To be honest we are embarrassed by this glitch and sincerely apologize to you who have been so supportive of our efforts over the years. We greatly appreciate your support and understanding of the situation.

Sorry, assume a few people spit coffee on their computers there. “Automated backend system for our websites”?

The “concepts” portion suggests at least that these products weren’t just a joke or prank, but at least somehow related to ideas the company was fielding.

What’s unclear is how these arrived on a public site – or whether this was a genuine error (as in someone getting unauthorized access to the site) or an intentional experiment in generating buzz and finding out what users thought.

This line we’ve heard before, too – that Behringer appears to view teasing products as a kind of trial balloon for measuring demand. The difference is, in the past, at least, they said that was what they were doing – they didn’t do it via a staged site bug.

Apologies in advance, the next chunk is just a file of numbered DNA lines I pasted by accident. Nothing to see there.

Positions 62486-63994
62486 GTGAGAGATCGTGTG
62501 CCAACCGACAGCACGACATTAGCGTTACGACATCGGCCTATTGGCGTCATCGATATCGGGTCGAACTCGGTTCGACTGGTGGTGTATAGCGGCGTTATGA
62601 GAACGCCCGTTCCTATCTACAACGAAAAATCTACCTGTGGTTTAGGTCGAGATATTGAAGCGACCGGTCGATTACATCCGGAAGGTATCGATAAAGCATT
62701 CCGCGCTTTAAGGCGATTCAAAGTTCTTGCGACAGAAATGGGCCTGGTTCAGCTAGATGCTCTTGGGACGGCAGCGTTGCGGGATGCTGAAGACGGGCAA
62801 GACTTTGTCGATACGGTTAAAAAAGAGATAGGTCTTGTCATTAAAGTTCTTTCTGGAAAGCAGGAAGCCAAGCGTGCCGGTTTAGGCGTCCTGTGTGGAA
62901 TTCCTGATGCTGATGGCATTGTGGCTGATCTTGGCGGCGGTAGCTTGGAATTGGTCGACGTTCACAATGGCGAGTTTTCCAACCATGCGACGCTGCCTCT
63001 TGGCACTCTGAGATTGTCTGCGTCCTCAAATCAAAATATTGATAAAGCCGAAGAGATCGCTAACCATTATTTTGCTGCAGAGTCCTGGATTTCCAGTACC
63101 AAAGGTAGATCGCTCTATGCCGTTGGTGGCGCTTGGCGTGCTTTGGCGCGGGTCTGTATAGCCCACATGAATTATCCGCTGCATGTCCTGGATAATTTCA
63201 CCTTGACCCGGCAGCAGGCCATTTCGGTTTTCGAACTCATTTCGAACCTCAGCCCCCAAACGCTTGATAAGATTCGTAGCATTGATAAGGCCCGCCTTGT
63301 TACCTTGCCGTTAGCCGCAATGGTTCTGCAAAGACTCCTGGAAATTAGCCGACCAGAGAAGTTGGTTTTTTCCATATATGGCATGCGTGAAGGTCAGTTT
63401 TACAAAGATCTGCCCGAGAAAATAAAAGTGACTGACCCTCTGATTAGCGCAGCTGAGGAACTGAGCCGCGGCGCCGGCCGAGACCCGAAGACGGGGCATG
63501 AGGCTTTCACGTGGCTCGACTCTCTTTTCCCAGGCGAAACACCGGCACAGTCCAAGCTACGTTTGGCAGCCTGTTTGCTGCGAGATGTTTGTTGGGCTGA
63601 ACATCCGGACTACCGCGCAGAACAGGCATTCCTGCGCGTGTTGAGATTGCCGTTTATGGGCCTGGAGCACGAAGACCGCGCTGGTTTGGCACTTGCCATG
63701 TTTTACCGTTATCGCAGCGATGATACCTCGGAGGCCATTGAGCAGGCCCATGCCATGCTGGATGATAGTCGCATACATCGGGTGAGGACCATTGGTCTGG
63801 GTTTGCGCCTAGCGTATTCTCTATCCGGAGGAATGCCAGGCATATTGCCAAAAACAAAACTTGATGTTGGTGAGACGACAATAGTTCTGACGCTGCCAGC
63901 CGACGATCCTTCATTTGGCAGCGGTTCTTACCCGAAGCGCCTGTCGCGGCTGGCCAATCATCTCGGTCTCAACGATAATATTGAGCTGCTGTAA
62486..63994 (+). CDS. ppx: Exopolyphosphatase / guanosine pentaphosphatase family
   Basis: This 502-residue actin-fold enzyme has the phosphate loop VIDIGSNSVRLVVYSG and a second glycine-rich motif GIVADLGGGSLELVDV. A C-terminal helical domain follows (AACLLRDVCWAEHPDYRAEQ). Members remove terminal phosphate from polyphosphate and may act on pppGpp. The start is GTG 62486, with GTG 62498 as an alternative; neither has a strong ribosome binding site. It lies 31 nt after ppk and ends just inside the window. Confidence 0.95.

Let’s talk about why this is problematic.

Fake news? Fake drums? Real Oberheim… Retro Synth Ad.

If Behringer is intentionally leaking and pulling product info, that’s kind of bad. It would mean…

Behringer are being disingenuous in their communication. More bluntly: it’s very likely that they’re flat-out lying – or at least being tongue-in-cheek about this whole thing. Sure, it’s possible they keep product planning documents in the content management system they use for the site. And maybe then they use the production server for the task rather than a backup. And maybe they somehow automatically, accidentally published that same content to a production server publicly.